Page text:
In most cases, clumping is a sign that your compost is too wet and is forming balls as a result. In compost tumblers, where clumping is encouraged by the rotating motion, compost balls are common.
Read on to see why these clumps are forming.
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What does it mean if your compost forms balls?
The clumping of compost occurs when composting materials, which are prone to sticking together, are rolled around in a compost tumbler.
Most people begin by loading their kitchen waste into either a compost bin or compost tumbler and watch it slowly fill up. As time passes, they notice that everything in the bin or tumbler has consolidated into clumps.
The clumping of compost is primarily caused by compaction through settling. The material that you add to your compost bin will likely be wet or at least moist.
This is especially true if your compost is to be primarily composed of kitchen waste. Clumps will form if there is a buildup of one type of kitchen waste and nothing else to keep it open.
Wet and heavy waste will inevitably clump together. As more wet and heavy material is continuously loaded on top of it, it will sit there. By becoming sealed within themselves, the lumpy clumps are prevented from becoming compost.
Are compost balls bad?
Compost balls (golf ball sized and larger) are fine to use as they are. However, if you want a finer texture to your compost, then you may break the clusters up.
Just because you have compost balls in your pile does not mean your compost is not nutrient-rich or useable.
Compost balls are great for:
- Use under plants. Great for potting. As the balls release their nutrients more slowly, the plants will last longer.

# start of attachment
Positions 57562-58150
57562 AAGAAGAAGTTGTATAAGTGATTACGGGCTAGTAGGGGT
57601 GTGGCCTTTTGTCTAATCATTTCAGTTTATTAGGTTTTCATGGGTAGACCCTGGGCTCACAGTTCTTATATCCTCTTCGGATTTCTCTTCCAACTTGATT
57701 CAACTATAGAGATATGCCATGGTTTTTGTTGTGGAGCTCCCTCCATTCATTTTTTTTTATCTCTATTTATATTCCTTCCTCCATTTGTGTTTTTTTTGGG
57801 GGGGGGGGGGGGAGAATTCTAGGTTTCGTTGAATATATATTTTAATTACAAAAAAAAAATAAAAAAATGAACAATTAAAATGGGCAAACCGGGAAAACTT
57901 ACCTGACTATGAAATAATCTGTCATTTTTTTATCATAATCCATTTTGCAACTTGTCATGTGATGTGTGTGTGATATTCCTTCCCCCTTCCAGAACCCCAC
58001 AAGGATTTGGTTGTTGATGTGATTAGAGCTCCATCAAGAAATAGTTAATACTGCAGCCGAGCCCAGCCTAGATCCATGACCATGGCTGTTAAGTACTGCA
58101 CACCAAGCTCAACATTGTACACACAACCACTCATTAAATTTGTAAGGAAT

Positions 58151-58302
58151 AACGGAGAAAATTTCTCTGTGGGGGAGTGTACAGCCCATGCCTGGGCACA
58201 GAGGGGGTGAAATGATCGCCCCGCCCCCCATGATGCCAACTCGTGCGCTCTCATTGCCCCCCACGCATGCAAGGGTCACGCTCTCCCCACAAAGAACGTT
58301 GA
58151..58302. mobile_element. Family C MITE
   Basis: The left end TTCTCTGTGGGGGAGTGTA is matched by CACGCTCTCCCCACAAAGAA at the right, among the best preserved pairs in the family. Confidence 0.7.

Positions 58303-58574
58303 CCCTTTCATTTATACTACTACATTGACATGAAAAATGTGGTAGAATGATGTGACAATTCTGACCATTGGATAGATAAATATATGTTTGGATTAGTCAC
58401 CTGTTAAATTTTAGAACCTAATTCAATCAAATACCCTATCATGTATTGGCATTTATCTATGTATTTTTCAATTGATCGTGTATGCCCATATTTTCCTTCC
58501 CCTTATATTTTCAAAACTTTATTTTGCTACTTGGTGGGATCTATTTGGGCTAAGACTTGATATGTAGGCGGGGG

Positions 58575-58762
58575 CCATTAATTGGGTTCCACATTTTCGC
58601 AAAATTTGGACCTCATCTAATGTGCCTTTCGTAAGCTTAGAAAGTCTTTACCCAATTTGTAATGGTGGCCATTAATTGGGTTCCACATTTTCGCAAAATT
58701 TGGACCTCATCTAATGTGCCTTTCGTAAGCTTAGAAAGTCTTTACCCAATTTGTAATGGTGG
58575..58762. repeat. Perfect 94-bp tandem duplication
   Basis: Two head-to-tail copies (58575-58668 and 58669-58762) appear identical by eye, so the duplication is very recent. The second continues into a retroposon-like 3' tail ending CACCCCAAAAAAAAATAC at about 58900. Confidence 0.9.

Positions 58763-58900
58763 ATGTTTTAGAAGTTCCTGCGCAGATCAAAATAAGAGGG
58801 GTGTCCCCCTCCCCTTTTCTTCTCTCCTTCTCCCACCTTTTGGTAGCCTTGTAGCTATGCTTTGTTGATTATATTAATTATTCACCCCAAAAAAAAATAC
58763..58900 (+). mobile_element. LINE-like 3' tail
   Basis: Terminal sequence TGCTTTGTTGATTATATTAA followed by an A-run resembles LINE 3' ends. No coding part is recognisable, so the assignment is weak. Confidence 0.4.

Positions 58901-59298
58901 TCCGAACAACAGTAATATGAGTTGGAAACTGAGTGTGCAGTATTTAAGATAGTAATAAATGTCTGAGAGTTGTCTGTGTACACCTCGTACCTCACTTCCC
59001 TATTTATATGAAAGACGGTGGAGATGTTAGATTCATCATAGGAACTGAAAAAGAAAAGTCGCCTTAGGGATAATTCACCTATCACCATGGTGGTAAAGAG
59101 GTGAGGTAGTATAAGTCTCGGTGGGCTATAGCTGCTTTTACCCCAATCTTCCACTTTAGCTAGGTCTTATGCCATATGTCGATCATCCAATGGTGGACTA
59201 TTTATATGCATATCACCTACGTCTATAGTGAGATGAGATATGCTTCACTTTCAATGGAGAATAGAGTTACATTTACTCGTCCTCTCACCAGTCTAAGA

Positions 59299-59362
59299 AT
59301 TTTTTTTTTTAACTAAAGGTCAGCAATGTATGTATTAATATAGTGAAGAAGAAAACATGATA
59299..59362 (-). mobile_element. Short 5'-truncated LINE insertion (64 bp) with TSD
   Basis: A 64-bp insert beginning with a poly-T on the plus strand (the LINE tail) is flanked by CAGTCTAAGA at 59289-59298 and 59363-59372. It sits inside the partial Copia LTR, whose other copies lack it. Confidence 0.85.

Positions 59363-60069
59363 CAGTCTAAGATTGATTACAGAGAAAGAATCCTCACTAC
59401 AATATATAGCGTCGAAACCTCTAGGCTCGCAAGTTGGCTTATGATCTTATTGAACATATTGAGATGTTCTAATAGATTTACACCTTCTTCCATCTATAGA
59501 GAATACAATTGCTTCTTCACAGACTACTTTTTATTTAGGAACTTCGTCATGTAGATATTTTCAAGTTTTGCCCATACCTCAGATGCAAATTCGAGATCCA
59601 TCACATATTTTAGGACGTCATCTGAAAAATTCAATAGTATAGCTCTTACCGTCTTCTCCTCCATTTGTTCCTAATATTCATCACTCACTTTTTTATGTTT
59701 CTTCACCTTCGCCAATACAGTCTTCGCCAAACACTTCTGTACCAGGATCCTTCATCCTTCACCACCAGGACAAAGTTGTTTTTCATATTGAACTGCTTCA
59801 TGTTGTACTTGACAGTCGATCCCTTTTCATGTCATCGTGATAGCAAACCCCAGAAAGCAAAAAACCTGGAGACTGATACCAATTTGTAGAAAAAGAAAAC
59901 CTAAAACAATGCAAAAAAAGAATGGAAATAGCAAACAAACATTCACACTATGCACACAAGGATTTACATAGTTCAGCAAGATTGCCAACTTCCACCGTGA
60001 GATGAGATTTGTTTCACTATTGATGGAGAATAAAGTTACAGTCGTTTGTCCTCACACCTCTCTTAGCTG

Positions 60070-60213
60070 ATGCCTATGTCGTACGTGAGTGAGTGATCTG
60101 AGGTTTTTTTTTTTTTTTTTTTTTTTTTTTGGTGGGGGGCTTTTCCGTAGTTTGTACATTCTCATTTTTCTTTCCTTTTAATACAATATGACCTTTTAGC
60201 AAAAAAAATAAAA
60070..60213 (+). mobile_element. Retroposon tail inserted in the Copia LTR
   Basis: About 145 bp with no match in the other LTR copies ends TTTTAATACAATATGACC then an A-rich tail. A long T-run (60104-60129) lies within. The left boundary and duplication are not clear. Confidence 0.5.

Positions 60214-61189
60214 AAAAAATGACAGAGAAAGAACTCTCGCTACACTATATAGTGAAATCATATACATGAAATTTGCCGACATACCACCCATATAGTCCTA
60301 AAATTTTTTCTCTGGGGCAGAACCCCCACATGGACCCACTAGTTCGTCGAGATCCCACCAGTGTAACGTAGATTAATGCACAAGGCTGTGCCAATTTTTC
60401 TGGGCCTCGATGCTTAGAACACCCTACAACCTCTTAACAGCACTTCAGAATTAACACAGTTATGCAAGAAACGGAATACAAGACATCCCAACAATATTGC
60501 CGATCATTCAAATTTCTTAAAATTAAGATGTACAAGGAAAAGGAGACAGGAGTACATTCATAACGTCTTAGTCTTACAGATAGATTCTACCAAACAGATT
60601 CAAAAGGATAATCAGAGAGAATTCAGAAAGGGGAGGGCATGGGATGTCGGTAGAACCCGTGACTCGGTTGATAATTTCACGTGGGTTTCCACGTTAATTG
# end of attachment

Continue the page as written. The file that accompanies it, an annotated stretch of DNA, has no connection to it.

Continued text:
- Use as a rough mulch around fruit trees and shrubs. Mulch retains water, prevents weeds from growing, and reduces soil erosion.
- Compost tea. You can increase the nutritional value of your compost by making compost tea.
The following compost ingredients cause compost piles to clump:
- The eggshells and citrus rinds that have only been broken in half. Anything with a hollow inside will fill up with compost and cause clumps.
- Grass clippings
- Eggshell cartons
- Cardboard and wet shredded paper
- Yard waste
- Too much brown material
- Too much green material
- Incorrect moisture level
- Not enough organic matter
- Incorrect balance of food scraps or food waste or kitchen scraps
How to fix compost clumping
If you just added a load of kitchen waste to the compost bin, add some shredded newspaper or ripped-up cardboard before adding more.
By doing this, you will be able to prevent clumping of the compost you are making. The kitchen waste material will be able to breathe as a result.
How to prevent clumping compost
Clumping can be prevented by adding more ‘brown’ material to the compost.
Another common solution to the clumping problem is adding worms to the mix. In many compost bins, worms will find their way in without any effort from the owner.
Put some worms into your compost if there are none already present. Upon taking residence, they will work on all material that has not yet formed a clump.
They gradually break down the entire clump by eating the material outside the clump.
Eventually, the worms will work their way into the clump and help turn it into compost.